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I am stuck on this problem, and the book says that $kt=\ln(2)$ is the correct answer.

I am working with Newton's law of cooling, and I am supposed to solve for $kt$, supposing a $t$ that makes the temperature difference $(u_0-T)$ half of its original value. I have gotten this far: $$\frac{1}{2}(u_0-T)=(u_0-T)e^{-kt}+T\\\frac{1}{2}u_0-\frac{1}{2}T+T=(u_0-T)e^{-kt}\\ \frac{(u_0+T)}{2(u_0-T)}=e^{-kt}$$ And this is where I get stuck. I have tried doing this $$\ln\left(\frac{(u_0+T)}{2(u_0-T)}\right)=-kt\\ \ln(u_0+T)-\ln(2)-\ln(u_0-T)=-kt\\ \ln\left(\frac{(u_0+T)}{(u_0-T)}\right) - \ln(2) = -kt$$ But unless that first term becomes zero somehow, I don't know how to proceed. I would be very grateful if anyone could point me in the right direction!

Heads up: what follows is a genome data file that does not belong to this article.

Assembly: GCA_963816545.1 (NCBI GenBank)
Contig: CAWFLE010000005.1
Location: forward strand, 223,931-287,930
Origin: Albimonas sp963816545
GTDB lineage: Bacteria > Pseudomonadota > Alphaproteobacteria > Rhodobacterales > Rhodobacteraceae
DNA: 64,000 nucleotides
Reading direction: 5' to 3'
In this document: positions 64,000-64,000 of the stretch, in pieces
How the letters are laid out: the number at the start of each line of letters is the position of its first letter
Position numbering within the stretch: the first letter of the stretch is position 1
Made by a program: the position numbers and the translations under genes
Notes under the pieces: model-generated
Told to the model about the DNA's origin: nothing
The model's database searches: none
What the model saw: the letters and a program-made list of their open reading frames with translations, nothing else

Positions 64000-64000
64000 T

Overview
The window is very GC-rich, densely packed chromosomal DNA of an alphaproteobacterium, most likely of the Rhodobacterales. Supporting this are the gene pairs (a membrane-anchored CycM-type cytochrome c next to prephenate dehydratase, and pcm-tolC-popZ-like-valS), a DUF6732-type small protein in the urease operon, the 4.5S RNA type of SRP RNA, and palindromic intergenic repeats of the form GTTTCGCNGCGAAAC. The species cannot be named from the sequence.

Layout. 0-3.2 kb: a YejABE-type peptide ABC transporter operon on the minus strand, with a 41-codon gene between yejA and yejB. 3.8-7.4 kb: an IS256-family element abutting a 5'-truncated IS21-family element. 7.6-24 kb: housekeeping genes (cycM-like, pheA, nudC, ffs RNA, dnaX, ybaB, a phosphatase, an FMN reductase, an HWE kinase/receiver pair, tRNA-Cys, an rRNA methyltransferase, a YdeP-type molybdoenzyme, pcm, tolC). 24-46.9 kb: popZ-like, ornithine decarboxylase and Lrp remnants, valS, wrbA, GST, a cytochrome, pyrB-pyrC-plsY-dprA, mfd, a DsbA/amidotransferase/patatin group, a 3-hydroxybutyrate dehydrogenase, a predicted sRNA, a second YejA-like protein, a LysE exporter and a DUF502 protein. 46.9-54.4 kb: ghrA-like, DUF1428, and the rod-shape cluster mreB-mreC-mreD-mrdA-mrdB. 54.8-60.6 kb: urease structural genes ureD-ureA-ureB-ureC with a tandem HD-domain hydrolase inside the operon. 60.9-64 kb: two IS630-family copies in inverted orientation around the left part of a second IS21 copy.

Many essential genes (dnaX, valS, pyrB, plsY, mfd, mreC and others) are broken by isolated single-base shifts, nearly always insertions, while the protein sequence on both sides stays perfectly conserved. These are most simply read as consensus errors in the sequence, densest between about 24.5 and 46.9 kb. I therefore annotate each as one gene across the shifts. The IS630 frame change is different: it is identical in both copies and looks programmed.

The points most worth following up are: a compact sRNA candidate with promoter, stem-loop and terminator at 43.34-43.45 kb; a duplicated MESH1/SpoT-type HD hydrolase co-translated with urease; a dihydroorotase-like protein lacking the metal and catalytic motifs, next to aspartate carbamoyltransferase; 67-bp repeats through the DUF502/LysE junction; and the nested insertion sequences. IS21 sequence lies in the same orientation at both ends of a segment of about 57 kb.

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If the temperature difference is half of the original difference, then the temperature will be $T + {1 \over 2} (u_0 -T)$.

This gives $T+ e^{-kt} (u_0-T) = T + {1 \over 2} (u_0 -T)$ from which we get $e^{-kt} = {1 \over 2}$. The answer follows.

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  • $\begingroup$ Oh my gosh, such a stupid mistake on my part. Thank you! $\endgroup$ – riley lyman Jan 26 '17 at 2:27
  • $\begingroup$ @rileylyman: No problem, everyone makes such mistakefs. $\endgroup$ – copper.hat Jan 26 '17 at 2:27
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Where you have $\dfrac 1 2 (u_0-T)=(u_0-T)e^{-kt}+T,$ you need $\dfrac 1 2 (u_0-T) = (u_0-T)e^{-kt}.$

From that you get $\dfrac 1 2 = e^{-kt}.$

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